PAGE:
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February 13, 2006

James Castegnetta is serious about the ponies - serious enough to defeat the IRS in Tax Court. His facts are a model of recordkeeping, if not of a profitable use of time.

Petitioner keeps a detailed account of his daily gambling transactions. This includes his daily wagers and winnings, as well as a cumulative total of his yearly winnings and losses. He also spends a considerable amount of time handicapping races and studying racing programs and other materials. As part of handicapping horseraces, petitioner prepares his own “speed figures”. Using a number of criteria, including track length, track conditions, and weather conditions, as well as his observations during the races, petitioner determines a final “speed figure” for the winning horse in each race and compares the “speed figure” to other horses. Petitioner maintains a detailed chronological record of his “speed figures” for the winner of each horserace.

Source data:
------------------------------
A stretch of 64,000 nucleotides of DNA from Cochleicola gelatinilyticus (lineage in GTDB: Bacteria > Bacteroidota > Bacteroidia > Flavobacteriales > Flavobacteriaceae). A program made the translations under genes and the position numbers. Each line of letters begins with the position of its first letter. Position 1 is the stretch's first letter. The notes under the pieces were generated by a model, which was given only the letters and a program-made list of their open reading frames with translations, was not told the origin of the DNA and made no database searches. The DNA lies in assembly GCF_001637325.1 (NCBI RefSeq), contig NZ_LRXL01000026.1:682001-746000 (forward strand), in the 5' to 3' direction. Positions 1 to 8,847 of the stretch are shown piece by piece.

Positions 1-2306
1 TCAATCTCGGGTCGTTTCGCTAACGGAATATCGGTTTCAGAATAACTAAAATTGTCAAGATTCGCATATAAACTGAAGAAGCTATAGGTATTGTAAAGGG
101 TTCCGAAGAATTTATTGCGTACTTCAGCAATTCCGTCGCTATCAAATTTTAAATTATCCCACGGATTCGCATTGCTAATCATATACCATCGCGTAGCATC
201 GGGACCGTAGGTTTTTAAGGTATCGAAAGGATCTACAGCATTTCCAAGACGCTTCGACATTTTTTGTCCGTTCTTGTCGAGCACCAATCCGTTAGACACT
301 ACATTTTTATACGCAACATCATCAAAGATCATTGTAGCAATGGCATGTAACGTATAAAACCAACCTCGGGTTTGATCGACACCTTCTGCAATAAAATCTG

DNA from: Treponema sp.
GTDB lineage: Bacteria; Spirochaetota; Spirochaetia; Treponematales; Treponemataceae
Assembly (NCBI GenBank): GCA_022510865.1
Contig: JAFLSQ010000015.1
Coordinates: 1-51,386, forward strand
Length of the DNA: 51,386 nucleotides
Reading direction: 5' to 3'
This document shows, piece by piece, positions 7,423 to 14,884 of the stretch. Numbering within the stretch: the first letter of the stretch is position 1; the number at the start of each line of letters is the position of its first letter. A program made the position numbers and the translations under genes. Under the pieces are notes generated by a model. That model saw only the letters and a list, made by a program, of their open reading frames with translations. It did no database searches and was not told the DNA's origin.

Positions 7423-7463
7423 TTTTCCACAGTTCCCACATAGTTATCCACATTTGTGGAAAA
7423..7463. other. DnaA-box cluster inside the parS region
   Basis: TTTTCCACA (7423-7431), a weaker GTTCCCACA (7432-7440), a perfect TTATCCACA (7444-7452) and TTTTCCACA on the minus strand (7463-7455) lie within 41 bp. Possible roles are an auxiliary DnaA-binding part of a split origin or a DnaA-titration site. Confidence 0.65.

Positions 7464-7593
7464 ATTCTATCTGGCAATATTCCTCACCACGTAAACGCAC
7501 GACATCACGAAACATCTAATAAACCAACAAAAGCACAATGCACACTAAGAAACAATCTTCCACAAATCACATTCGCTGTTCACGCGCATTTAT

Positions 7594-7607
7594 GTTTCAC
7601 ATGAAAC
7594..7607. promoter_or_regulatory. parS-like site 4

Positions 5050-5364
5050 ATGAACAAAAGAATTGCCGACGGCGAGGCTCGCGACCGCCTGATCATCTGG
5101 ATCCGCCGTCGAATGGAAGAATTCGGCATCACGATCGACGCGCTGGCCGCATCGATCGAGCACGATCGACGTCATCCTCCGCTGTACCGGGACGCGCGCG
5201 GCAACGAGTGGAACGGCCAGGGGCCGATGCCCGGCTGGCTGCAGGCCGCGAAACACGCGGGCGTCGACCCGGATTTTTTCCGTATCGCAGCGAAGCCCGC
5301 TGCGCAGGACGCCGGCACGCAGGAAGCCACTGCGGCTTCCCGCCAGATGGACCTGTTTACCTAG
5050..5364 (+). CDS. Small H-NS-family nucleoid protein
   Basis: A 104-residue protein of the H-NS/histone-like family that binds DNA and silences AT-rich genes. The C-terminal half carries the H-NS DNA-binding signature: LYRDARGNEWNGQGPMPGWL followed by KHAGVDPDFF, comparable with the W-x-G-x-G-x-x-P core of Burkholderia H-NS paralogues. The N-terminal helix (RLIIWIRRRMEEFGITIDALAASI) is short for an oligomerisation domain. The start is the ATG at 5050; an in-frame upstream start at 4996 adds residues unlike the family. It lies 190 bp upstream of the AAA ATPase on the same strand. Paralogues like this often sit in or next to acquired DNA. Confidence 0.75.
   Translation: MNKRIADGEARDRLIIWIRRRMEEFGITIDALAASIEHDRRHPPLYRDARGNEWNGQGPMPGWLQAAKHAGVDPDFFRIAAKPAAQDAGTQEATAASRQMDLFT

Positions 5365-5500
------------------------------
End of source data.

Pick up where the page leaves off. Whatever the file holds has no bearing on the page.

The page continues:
What did all of this work do for Mr. Castagnetta financially? This:


$234 and an IRS exam, to be exact. But he convinced the Tax Court that his gambling rose to the level of a trade or business, so his gambling losses are "above the line," rather than on his schedule A. This saved Mr. Castagnetta $863 in taxes.

Considering the time Mr. Castagnetta spent on the ponies to earn $234, and his ability to win in Tax Court, I think it's time for him to dump the ponies and go to law school.

As far as the lessons for other taxpayers, I will leave it to Russ Fox to have the final word, given his expertise in the area. (Update: Russ has already risen to the occasion with a good post).

Link: James Castagnetta, T.C. Summary Opinion 2006-24.

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